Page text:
April 21st 2018


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COVER STORY The deeper causes of Australia's social malaise

GENDER POLITICS Queensland proposes transgender birth certificates

CANBERRA OBSERVED Malcolm at 30 (polls): the cloud on Turnbull's horizon

NATIONAL AFFAIRS Cardinal Pell firmly denies sex abuse allegations

NATIONAL AFFAIRS Sydney Archdiocese aims to eliminate slavery in supply chain

RURAL DEVELOPMENT Irrigation along Fitzroy River proposed and opposed

LIFE ISSUES Abortion Rethink Summit: the case for care

VERBATIM WA food, drink producers face shortage of carbon dioxide

HOUSING AFFORDABILITY Land costs: economist Henry George's solution

ELECTRICITY Will Turnbull lose three out of three?

ECONOMICS Trade wars: tariffs unlikely to be fired in anger

SEX AND TEENS How about support for the abstaining majority?

VISUAL ARTS Layers of meaning in Botticelli's La Primavera and The Birth of Venus

MUSIC Is it good?: Or, do we just like the sound it makes?

CINEMA The Death of Stalin: Black comedy of a dark time

BOOK REVIEW Cool head on topic that generates heat

BOOK REVIEW Life's not so bad: from the outside

POETRY

LETTERS

OPINION What a republic would really mean for Australia

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OUR TIME HAS COME:
How India Is Making Its Place in the World

Alyssa Ayres

$33.95


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About the book

Over the last 25 years, India's explosive economic growth has vaulted it into the ranks of the world's emerging major powers. Long plagued by endemic poverty, until the 1990s the Indian economy was also hamstrung by a burdensome regulatory regime that limited its ability to compete on a global scale. Since then, however, the Indian government has gradually opened up the economy and the results have been stunning. India's middle class has grown by leaps and bounds, and the country's sheer scale – its huge population and $2 trillion economy – means its actions will have a major global impact. From world trade to climate change to democratisation, India now matters.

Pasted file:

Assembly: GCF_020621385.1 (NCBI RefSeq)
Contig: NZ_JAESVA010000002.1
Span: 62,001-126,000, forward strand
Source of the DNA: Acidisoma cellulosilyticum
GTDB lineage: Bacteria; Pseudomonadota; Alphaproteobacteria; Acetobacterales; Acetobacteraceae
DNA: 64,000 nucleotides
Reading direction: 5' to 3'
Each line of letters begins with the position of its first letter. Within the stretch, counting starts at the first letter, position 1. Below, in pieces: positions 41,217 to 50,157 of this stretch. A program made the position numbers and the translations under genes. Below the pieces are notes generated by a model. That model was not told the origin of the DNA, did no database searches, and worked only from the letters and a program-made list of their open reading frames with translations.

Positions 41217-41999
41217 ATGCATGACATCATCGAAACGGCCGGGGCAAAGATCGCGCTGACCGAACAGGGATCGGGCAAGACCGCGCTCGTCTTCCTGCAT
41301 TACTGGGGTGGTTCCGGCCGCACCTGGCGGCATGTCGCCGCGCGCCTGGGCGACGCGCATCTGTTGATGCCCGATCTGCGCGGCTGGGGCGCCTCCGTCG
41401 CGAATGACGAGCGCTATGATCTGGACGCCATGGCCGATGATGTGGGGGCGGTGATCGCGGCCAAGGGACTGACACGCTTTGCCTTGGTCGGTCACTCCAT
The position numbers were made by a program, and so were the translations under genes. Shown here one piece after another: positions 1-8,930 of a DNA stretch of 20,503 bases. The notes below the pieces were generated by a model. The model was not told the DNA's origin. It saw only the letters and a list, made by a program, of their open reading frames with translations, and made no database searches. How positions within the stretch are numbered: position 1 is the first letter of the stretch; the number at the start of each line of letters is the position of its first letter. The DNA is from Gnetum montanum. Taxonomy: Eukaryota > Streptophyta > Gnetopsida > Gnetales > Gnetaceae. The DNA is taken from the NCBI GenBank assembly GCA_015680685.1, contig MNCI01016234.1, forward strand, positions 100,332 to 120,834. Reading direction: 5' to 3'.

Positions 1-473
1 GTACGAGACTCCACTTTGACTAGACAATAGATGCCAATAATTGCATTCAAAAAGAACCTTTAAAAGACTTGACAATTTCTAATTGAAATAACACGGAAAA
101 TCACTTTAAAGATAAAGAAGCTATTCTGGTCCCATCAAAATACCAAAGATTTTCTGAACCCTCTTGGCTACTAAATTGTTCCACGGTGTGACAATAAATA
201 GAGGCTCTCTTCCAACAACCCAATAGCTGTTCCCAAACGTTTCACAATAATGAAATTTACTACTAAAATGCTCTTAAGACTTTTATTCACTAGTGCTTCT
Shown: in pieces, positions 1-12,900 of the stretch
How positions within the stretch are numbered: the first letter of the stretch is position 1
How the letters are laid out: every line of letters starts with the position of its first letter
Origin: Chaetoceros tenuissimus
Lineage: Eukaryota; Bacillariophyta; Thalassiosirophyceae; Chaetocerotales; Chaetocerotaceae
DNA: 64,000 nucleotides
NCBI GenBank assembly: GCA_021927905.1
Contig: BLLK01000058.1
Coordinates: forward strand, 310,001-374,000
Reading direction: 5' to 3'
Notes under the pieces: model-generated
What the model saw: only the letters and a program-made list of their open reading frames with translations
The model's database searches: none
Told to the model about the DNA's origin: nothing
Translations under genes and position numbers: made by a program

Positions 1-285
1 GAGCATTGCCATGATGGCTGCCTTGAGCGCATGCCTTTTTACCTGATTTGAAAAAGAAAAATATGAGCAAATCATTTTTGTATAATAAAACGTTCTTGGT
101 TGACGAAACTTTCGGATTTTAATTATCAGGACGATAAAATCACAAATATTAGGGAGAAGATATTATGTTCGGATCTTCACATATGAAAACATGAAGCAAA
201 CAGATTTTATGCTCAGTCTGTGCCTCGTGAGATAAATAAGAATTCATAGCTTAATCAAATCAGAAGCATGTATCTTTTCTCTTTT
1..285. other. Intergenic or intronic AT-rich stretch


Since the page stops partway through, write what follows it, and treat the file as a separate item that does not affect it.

While it is clearly on the path to becoming a great power, India has not abandoned all of its past policies: its economy remains relatively protectionist, and it still struggles with the legacy of its longstanding foreign policy doctrine of non-alignment. India's vibrant democracy encompasses a vast array of parties who champion dizzyingly disparate policies. And India isn't easily swayed by foreign influence; the country carefully guards its autonomy, in part because of its colonial past. For all of these reasons, India tends to move cautiously and deliberately in the international sphere.

In Our Time Has Come, Alyssa Ayres looks at how the tension between India's inward-focused past and its ongoing integration into the global economy will shape its trajectory. Today, Indian leaders increasingly want to see their country feature in the ranks of the world's great powers – in fact, as a “leading power”, to use the words of Prime Minister Narendra Modi. Ayres considers the role India is likely to play as its prominence grows, taking stock of the implications and opportunities for the US and other nations as the world's largest democracy defines its place in the world. As she shows, India breaks the mold of the typical “ally”, and its vastness, history, and diversity render it incomparable to any other major democratic power. By focusing on how India's unique perspective shapes its approach to global affairs, Our Time Has Come will help the world make sense of India’s rise.

About the author

Alyssa Ayres is senior fellow for India, Pakistan, and South Asia at the Council on Foreign Relations. She served as U.S. deputy assistant secretary of state for South Asia in 2010–13, and her more than 25 years’ experience in India and South Asia crosses the government, non-profit, and private sectors. She has served as project director for two bipartisan task forces on U.S.-India relations, and co-edited three books on India and Indian foreign policy. Her book on nationalism in Pakistan, Speaking Like a State, was published by Cambridge University Press in 2009.


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